What do the revised October Visa Bulletin and the current November Visa Bulletin mean for me?
The big change in the revised October Visa Bulletin (issued on 9/25/2015) is that many filing dates had retrogressed, meaning that many individuals could not file applications for residency in October, as they had expected when the State Department first published the October Visa Bulletin on 9/9/2015. Note, a “current” filing date under the “Dates for Filing Visa Applications” chart means that you can file your application for residency, but does not mean that a visa can actually be issued because the final action date is not yet current.
- Filing Dates for Mexico family petitions: the dates for Filing Dates for the Mexico F1 (unmarried adult children of US citizens) and F3 (married children of US citizens) family-sponsored categories retrogressed from 7/1/1995 to 4/1/1995 in FI, and 10/1/1996 to 5/1/1995 in F3. This means that all individuals who have F-1 petitions dated on or after 4/2/1995 could not file in October, as they had previously believed. Similarly, those with F-3 petitions dated after 5/2/1995 cannot file in October.
- Filing Dates for China employment petitions: the EB2 category retrogressed from 5/1/2014 to 01/01/2013.
- Filing Dates for India employment petitions: the EB2 category retrogressed from 7/1/2011 to 07/01/2009.
- Filing Dates for Philippines employment petitions: the EB3 category retrogressed from 1/1/2015 to 1/1/2010. The EB4 category retrogressed from 1/1/2015 to 1/1/2010.
The November Visa Bulletin
- In the family categories, no categories retrogressed, many categories remained the same, and several categories advanced by one or more months. Practically speaking, this means if you were eligible to file in October, you can also file in November, and some additional people who were not eligible in October can now file in November.
- In the employment categories, as with the family categories, no categories retrogressed, many categories remained the same, and several categories advanced by one or more months. Two categories had significant positive changes from October to November: EB-5 Regional Center Pilot Program and “certain religious workers” categories were listed as “unavailable” in October. The majority of those categories, however, were listed as “current” in November. These two categories were unavailable in October because Congress was considering an extension of these programs. On September 30, 2015, both programs were temporarily reauthorized (until December 11, 2015), which resulted in those cut-off dates immediately becoming “Current” (with the exception of EB-5 China) for October.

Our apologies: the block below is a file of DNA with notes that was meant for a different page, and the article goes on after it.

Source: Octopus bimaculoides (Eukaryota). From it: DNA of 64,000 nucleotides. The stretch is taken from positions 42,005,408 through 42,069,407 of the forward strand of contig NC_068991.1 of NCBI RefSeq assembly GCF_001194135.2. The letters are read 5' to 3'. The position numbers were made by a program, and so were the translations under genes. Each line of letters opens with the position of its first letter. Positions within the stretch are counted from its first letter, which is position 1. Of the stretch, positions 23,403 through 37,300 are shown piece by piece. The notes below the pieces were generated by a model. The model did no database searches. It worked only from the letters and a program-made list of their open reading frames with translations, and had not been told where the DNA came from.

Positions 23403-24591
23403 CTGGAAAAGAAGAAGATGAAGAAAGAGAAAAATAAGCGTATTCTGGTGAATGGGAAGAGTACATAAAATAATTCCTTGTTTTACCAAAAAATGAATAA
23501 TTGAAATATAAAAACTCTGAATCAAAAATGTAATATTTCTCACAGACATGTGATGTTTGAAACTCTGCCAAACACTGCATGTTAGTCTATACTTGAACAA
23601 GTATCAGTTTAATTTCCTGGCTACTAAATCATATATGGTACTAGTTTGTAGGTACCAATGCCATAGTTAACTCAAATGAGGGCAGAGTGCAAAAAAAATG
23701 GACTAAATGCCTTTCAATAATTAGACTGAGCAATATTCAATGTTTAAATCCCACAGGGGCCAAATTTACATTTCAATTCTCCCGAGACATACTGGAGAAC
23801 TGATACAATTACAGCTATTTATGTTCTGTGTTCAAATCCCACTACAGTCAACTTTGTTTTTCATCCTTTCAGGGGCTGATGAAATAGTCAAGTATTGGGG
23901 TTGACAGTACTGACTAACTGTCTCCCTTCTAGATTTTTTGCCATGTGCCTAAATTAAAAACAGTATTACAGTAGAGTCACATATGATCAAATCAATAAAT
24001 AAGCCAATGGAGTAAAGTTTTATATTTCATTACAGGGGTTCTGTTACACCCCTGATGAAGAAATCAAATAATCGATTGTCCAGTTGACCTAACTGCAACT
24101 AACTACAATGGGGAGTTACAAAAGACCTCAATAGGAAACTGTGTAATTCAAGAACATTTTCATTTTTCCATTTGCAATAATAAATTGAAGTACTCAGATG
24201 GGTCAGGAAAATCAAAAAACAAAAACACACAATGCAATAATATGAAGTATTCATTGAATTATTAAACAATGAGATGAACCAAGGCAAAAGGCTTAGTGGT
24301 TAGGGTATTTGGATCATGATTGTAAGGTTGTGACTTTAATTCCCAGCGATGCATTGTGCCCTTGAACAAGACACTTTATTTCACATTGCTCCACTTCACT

The December Visa Bulletin
- In the family categories, no categories retrogressed. In the “Final Action” categories, all categories advanced, ranging from a few days to about a year, except for Mexico fourth preference, which remained the same at April 1, 1997. The dates for the categories in the “Dates for Filing” categories remained the same as November. Practically speaking, this means if you were eligible to file in November, you can also file in December, and some additional people who were not eligible in November can now file in December.
- In the employment categories, no categories retrogressed. In the “Final Action” categories, all categories advanced, ranging from a few days to about a year. The dates for the categories in the “Dates for Filing” categories remained the same as November. Practically speaking, this means if you were eligible to file in November, you can also file in December, and some additional people who were not eligible in November can now file in December.
If you have any questions about these changes or the new category in the Visa Bulletin, please contact an attorney at Minsky, McCormick and Hallagan, P.C.